MIAMI (AFP) — Cuba's vast international spy network, considered among the best in the world, will remain intact under the leadership of the new president Raul Castro, intelligence experts say.
Havana will probably even ramp up its information gathering in the months leading up to the November elections seeking to win a firm handle on the policies of the next US president, said Chris Simmons, a former Defense Intelligence Agency (DIA) counterintelligence Cuba analyst.
"Havana has an insatiable appetite for information about US military operations as well as US intelligence operations," Simmons said.
That need has become even more pressing since Raul Castro took on the reins of power from his ailing brother, Fidel, in the first change of leadership in almost half a century on the communist-ruled island.
"Raul needs to be better informed than he has ever been in his life", said Simmons, looking ahead to the changes that a new president in the White House might bring.
Cuba already has a vast knowledge of US military operations and troop deployments after decades of spying on military bases both in the United States and overseas.
Abroad Cuba has already improved its intelligence operations in countries such as Turkey, Iran and Pakistan keeping a close eye on US military operations and diplomacy in the Middle East and South Asia, Simmons said.
Under Fidel, Cuba sent a number of former high-ranking intelligence officers overseas to fill ambassador positions.
Cubas ambassador to Turkey, Ernesto Gomez Abascal was either an intelligence agent or an intelligence collaborator who was Cubas ambassador to Iraq before the fall of Saddam Hussein's regime, Simmons charged.
In 2006, Havana re-opened its embassy in Pakistan after 16 years, and observers believe that Iran and Cuba are working together to jam US radio and TV programming into Iran.
Meanwhile, in the United States, Cuban spies are believed to be continuing their surveillance of military bases and the Cuban exile community, particularly in South Florida.
Intelligence experts agree that the US South Command, or Southcom, just outside Miami has long been the focus of Cuban spies, as any potential invasion of the island would be orchestrated there.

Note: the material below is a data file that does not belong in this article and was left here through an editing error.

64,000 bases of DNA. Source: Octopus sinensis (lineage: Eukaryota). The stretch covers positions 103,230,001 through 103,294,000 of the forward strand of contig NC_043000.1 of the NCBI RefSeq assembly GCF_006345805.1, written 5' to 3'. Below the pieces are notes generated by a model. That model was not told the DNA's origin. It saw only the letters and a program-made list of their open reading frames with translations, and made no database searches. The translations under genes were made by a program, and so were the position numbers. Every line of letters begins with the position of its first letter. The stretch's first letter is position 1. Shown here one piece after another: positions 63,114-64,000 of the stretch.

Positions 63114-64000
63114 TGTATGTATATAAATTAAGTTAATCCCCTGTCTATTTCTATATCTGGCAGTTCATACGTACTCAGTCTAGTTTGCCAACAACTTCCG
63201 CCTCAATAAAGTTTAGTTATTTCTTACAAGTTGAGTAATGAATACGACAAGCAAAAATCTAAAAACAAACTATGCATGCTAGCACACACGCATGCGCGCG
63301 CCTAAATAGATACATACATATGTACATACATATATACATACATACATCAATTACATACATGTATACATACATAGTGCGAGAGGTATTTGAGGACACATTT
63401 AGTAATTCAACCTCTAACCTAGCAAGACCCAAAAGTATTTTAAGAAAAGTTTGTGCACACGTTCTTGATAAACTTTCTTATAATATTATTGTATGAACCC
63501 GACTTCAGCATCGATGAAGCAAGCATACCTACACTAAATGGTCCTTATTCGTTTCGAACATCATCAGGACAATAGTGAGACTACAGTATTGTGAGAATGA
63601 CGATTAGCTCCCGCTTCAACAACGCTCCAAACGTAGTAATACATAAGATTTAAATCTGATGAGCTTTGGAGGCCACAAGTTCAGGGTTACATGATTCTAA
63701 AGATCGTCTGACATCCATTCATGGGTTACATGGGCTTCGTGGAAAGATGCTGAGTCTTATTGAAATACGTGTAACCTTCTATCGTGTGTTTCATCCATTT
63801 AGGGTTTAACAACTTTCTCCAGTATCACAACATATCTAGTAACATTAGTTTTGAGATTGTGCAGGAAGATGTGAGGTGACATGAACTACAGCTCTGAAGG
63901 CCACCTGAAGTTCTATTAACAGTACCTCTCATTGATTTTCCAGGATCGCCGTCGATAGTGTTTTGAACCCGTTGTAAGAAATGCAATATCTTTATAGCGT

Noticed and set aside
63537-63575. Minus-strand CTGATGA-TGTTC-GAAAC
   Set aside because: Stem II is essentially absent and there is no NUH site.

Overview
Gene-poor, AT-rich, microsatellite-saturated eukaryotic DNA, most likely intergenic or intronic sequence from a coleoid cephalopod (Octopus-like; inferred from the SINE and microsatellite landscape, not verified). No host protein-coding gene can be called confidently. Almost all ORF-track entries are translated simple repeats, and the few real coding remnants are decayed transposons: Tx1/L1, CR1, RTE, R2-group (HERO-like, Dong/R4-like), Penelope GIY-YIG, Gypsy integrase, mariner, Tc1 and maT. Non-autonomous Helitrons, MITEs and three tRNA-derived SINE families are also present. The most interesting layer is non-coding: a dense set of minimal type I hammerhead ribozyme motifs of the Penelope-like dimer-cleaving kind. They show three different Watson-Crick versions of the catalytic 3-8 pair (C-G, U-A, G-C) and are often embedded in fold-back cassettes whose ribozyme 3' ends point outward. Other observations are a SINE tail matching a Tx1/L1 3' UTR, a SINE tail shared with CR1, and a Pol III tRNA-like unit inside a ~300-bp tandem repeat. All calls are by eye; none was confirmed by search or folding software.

"Cuban intelligence is still very active in South Florida", said Frank Mora, a professor of National Security Strategy at the National War College. "The United States is still very much the enemy of the (Castro) regime."
Officials at Southcom would not comment on Cuban intelligence operations aimed at infiltrating the command.
However, the legacy of Cuban spies in South Florida and elsewhere is long and well-noted.
Juan Pablo Roque, a Cuban defector who was a paid informant for the FBI, also infiltrated Brothers to the Rescue, a Cuban dissident group formed in the early 1990s to help the Coast Guard rescue Cuban migrants fleeing the island.
In 1996, two of the groups planes were shot down by a Cuban fighter plane. Roque was implicated in the attack.
In 1998, the so-called "Cuban Five" were arrested in Miami and convicted on espionage, murder and other charges and are serving sentences in US prisons.
Among the charges against them were efforts to infiltrate Southcom and sending to Havana some 2,000 pages of documents from the base.
In political circles, the damage inflicted by Cuban spies on US intelligence was much more severe.
Most notable among those apprehended was Ana Montes. Arrested in September 2001, Montes was a former DIA Cuba analyst who had been feeding information to Cuba on US military operations both in the Western Hemisphere and elsewhere for 16 years.
And outside of Washington, spies sent by Havana have managed over the years to infiltrate several South Florida Cuban dissident groups.
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